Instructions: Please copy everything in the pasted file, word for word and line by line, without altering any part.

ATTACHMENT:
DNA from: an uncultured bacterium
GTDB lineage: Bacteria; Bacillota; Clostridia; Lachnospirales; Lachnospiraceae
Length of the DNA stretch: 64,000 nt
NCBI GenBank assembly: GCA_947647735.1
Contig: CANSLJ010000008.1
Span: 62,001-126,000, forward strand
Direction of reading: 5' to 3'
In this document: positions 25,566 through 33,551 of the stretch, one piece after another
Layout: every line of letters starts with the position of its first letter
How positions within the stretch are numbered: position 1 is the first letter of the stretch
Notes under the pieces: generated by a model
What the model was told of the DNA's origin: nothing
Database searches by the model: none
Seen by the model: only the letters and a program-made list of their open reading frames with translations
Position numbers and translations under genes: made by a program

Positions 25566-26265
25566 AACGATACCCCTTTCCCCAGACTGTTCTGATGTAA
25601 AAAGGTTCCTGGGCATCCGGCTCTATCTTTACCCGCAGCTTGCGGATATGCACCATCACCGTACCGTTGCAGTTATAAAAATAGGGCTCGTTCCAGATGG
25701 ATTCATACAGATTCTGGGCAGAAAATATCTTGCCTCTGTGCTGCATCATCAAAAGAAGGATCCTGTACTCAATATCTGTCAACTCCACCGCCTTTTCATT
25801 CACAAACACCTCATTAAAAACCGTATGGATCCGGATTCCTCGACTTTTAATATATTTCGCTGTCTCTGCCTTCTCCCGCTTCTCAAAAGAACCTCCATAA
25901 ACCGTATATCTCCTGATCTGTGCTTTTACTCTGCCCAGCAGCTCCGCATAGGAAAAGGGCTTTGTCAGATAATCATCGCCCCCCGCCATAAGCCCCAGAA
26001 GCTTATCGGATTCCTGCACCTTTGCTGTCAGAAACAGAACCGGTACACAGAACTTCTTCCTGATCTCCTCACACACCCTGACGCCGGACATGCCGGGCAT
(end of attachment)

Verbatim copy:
DNA from: an uncultured bacterium
GTDB lineage: Bacteria; Bacillota; Clostridia; Lachnospirales; Lachnospiraceae
Length of the DNA stretch: 64,000 nt
NCBI GenBank assembly: GCA_947647735.1
Contig: CANSLJ010000008.1
Span: 62,001-126,000, forward strand
Direction of reading: 5' to 3'
In this document: positions 25,566 through 33,551 of the stretch, one piece after another
Layout: every line of letters starts with the position of its first letter
How positions within the stretch are numbered: position 1 is the first letter of the stretch
Notes under the pieces: generated by a model
What the model was told of the DNA's origin: nothing
Database searches by the model: none
Seen by the model: only the letters and a program-made list of their open reading frames with translations
Position numbers and translations under genes: made by a program

Positions 25566-26265
25566 AACGATACCCCTTTCCCCAGACTGTTCTGATGTAA
25601 AAAGGTTCCTGGGCATCCGGCTCTATCTTTACCCGCAGCTTGCGGATATGCACCATCACCGTACCGTTGCAGTTATAAAAATAGGGCTCGTTCCAGATGG
25701 ATTCATACAGATTCTGGGCAGAAAATATCTTGCCTCTGTGCTGCATCATCAAAAGAAGGATCCTGTACTCAATATCTGTCAACTCCACCGCCTTTTCATT
25801 CACAAACACCTCATTAAAAACCGTATGGATCCGGATTCCTCGACTTTTAATATATTTCGCTGTCTCTGCCTTCTCCCGCTTCTCAAAAGAACCTCCATAA
25901 ACCGTATATCTCCTGATCTGTGCTTTTACTCTGCCCAGCAGCTCCGCATAGGAAAAGGGCTTTGTCAGATAATCATCGCCCCCCGCCATAAGCCCCAGAA
26001 GCTTATCGGATTCCTGCACCTTTGCTGTCAGAAACAGAACCGGTACACAGAACTTCTTCCTGATCTCCTCACACACCCTGACGCCGGACATGCCGGGCAT